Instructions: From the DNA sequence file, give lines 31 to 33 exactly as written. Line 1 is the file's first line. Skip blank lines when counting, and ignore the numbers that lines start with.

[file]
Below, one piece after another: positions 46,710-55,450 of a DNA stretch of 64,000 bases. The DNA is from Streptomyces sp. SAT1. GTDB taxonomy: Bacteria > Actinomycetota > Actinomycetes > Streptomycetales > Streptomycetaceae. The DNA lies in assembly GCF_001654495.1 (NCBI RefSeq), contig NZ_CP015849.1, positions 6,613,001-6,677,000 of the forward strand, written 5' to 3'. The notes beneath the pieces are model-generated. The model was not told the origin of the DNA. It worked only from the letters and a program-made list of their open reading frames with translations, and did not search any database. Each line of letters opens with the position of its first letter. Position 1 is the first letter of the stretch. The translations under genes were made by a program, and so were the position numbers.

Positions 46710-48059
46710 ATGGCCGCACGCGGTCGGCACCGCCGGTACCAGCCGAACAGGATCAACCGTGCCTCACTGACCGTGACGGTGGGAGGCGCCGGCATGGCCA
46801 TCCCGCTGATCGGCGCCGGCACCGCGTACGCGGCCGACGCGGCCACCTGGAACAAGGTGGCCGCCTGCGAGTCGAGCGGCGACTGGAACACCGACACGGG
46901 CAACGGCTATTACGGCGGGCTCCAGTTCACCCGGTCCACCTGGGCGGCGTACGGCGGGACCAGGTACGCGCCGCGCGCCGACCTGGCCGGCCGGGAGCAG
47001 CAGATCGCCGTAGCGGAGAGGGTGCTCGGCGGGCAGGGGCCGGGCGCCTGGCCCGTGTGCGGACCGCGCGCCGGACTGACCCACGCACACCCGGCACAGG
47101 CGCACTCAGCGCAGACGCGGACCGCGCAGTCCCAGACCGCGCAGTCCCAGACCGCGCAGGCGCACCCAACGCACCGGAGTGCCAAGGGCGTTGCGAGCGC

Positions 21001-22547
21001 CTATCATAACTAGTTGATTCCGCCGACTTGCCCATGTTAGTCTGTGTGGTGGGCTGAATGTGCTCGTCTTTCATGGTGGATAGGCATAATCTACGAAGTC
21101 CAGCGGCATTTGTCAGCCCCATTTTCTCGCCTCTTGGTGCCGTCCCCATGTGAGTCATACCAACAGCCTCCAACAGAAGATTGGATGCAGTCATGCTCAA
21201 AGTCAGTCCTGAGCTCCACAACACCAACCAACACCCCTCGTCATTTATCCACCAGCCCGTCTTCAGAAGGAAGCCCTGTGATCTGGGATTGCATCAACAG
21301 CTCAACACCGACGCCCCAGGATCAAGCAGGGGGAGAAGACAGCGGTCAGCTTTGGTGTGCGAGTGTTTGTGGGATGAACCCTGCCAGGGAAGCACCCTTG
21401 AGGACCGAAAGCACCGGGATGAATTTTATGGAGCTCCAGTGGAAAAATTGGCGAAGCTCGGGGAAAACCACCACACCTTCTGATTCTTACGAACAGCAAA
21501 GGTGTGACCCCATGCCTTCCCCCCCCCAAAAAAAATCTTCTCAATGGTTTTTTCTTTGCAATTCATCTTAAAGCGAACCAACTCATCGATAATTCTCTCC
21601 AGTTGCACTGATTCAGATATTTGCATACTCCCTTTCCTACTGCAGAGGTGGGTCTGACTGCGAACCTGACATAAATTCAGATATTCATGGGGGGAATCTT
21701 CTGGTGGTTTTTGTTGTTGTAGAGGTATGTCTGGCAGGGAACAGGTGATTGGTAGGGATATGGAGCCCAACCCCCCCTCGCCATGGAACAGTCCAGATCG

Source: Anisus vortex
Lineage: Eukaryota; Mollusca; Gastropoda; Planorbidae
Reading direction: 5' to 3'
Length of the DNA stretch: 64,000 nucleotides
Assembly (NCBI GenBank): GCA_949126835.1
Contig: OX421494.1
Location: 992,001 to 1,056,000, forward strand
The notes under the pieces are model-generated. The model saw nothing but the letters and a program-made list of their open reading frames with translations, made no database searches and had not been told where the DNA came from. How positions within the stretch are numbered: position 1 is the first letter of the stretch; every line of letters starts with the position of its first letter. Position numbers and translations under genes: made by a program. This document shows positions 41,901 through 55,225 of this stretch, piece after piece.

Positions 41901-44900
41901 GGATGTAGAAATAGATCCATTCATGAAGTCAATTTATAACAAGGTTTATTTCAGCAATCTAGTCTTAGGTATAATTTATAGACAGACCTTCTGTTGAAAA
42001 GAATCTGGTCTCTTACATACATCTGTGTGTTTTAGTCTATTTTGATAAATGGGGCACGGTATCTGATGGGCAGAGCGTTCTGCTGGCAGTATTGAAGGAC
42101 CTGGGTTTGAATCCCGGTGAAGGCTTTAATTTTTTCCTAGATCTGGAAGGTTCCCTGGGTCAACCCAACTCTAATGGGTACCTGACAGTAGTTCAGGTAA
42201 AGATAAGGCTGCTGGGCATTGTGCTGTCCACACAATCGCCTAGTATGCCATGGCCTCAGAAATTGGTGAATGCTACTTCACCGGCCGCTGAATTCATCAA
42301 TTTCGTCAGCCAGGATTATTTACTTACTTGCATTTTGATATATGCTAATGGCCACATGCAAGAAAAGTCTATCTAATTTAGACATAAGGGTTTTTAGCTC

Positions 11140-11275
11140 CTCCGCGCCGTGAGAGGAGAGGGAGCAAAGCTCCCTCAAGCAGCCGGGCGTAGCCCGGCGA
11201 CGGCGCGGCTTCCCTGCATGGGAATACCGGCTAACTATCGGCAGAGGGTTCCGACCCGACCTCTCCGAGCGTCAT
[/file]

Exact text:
Positions 11140-11275
11140 CTCCGCGCCGTGAGAGGAGAGGGAGCAAAGCTCCCTCAAGCAGCCGGGCGTAGCCCGGCGA
11201 CGGCGCGGCTTCCCTGCATGGGAATACCGGCTAACTATCGGCAGAGGGTTCCGACCCGACCTCTCCGAGCGTCAT